Talk about disruptive innovation!
My friend, Dr. Michael Victoroff, the Editor-in-Chief of EHRevent Report, a monthly newsletter published by the PDR Network, is a major proponent for the effective use of electronic health records (EHRs). His newsletter often provides interesting examples of where things can go wrong with their use. This is great intelligence for people using these EHR systems; it heightens awareness while promoting expanding, effective use.
on a new law in Nevada that requires its Department of Motor Vehicles to come up with regulations and safety standards related to “autonomous vehicles,” or motor vehicles that drive themselves without the active intervention of a human being. “The foresight is breathtaking,” he wrote. “Here we have a state legislature that realizes the traditional constructs of liability, accountability and safety need to be revisited when humans partner with intelligent machines.”
So, as we look at our own pharmacy profession future, it is easy to imagine that robotics will continue to evolve. There is no question that innovators will develop new diagnostics and monitoring devices and new tools for delivering medicines and treatments. Are these developments threats or opportunities? I believe that if we embrace that technology and use it to our patients’ advantage, then these inevitable innovations are opportunities and our profession will be just fine. As long as humans have free will, there will be a need for us to counsel, cajole, motivate, teach, manage, sympathize, be empathetic, and communicate.
I also believe that we need to participate fully, and indeed LEAD the development of policies to guide technology adoption in order to keep patient interests first. Our work with the is essential to this process.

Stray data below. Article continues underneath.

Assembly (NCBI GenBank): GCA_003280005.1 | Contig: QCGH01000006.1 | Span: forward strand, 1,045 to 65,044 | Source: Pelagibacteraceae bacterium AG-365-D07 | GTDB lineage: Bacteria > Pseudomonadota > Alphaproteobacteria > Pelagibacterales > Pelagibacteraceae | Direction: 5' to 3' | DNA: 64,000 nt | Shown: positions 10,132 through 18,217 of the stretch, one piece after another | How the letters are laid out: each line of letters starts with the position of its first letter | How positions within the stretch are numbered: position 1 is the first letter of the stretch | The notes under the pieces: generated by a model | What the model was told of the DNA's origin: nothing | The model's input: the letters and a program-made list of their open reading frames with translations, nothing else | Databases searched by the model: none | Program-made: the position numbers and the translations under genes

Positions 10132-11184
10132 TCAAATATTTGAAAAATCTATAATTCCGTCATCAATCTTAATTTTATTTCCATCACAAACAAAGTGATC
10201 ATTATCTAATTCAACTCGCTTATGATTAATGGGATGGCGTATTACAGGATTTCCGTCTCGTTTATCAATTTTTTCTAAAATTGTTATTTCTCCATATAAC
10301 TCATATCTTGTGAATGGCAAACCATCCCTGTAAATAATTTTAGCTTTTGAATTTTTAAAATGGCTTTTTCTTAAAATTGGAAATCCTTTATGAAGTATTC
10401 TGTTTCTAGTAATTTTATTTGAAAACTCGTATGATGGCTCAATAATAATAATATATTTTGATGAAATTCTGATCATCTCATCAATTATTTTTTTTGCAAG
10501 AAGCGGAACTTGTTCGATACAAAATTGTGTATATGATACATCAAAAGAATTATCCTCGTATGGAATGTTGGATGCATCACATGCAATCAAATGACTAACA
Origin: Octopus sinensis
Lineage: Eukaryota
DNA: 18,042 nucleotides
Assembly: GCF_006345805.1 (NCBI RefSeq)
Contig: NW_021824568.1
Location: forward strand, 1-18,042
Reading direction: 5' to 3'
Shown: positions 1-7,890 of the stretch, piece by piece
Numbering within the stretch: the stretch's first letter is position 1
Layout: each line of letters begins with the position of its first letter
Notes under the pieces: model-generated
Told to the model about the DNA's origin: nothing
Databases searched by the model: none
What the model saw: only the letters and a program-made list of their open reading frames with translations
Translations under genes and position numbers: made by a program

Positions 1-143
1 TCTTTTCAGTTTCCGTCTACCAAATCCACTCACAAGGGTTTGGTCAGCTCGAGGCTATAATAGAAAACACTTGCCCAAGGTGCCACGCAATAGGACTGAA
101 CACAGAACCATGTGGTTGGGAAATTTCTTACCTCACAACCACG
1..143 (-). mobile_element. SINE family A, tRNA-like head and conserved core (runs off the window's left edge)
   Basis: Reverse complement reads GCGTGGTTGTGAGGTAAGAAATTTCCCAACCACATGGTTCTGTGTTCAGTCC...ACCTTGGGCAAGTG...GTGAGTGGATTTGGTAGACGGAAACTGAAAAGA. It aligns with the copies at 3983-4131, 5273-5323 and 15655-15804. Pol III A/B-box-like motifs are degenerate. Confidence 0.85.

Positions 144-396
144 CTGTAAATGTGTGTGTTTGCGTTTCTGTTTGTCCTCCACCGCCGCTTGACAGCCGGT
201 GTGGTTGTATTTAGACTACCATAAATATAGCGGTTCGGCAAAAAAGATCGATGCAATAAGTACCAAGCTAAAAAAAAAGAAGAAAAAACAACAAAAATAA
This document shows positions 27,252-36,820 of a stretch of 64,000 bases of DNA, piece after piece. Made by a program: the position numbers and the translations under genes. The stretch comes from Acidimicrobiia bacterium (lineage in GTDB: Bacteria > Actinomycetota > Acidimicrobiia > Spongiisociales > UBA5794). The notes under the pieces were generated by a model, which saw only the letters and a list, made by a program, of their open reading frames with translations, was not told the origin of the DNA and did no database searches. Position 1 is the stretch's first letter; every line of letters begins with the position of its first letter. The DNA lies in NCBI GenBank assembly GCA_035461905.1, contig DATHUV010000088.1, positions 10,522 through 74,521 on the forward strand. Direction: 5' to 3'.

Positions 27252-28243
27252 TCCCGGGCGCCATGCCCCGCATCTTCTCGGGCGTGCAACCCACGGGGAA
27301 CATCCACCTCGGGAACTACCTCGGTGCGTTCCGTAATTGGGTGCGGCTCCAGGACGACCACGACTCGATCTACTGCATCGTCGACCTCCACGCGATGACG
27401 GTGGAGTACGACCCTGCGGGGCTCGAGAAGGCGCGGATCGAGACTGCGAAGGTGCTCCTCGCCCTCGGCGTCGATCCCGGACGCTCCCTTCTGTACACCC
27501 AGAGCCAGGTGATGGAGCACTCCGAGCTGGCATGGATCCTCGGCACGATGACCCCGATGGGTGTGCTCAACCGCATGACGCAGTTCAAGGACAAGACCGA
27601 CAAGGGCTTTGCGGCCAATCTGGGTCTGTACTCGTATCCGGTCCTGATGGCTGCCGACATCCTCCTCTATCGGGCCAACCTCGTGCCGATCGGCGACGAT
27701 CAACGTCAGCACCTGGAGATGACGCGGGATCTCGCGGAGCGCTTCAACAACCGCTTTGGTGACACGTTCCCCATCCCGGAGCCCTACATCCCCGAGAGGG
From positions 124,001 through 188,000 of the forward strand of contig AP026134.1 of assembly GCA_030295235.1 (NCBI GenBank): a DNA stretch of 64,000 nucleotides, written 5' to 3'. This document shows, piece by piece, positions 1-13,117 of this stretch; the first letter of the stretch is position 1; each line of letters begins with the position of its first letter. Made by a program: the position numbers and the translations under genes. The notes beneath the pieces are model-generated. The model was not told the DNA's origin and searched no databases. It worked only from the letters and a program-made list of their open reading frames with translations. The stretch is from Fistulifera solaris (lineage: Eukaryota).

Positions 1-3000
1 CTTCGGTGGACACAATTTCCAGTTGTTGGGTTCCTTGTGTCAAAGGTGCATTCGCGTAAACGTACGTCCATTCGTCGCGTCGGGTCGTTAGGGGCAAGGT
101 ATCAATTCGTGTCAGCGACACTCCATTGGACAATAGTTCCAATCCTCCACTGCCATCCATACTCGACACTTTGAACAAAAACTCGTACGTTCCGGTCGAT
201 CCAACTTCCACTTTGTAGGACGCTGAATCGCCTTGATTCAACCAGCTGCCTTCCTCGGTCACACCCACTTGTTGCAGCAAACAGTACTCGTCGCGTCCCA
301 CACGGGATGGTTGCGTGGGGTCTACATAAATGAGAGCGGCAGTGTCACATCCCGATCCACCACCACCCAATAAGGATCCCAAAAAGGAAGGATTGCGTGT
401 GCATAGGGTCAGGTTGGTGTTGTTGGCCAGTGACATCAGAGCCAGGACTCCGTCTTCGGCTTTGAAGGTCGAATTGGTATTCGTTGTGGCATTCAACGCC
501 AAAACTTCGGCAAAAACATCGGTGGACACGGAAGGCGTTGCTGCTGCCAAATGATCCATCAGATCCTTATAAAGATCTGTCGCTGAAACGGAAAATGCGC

It doesn’t matter, really, if we like the advance of technology or not. “New and improved” is always coming. We can’t stop it. How we adopt and use it is the key. Hang on. The future is coming—and we might finally get something done during our commute.
with a few provocative questions I thought were worth sharing. Thanks, Michael, for some very good stuff.
Nevada Bets on Autonomy
The law normally lags behind technology by decades—if not centuries. But, Nevada recently enacted a regulatory framework for technology that doesn’t even exist yet! Last June the governor signed a bill that directs the DMV to “establish a driver’s license endorsement for the operation of an autonomous vehicle on the highways of this State.”
The statute defines “autonomous vehicle” as “a motor vehicle that uses artificial intelligence, sensors and global positioning system coordinates to drive itself without the active intervention of a human operator.” The law requires the DMV to devise regulations and safety standards for the vehicle, the driver, for insurance coverage, areas where use is approved, and “other requirements as the Department determines to be necessary.”
Autonomous cars? Wow. This is a light-year beyond sending reminder letters to people who skipped their colonoscopies. But, many legal questions are similar.
Is the “learned intermediary” responsible if the robot chauffeur plows into a crosswalk full of pedestrians? Does the auto company pay for speeding tickets? “Sir, may I please see your End-User License Agreement and log of software updates?”
The foresight is breathtaking. Three cheers for Nevada. It was only a few months ago that the Institute of Medicine declared that we need to think more deeply about adverse events associated with EHRs—and we’ve been using them for decades! Here we have a state legislature that realizes the traditional constructs of liability, accountability and safety need to be revisited when humans partner with intelligent machines. Auto makers, like pharmaceutical companies and EHR developers, have enjoyed a degree of insulation from liability attributable to operator error. That will change as systems become the drivers, and humans slide over to the navigator seat.
Isaac Asimov, the science fiction writer who conceived the Three Laws of Robotics (in 1942!) is chuckling on his couch in outer space.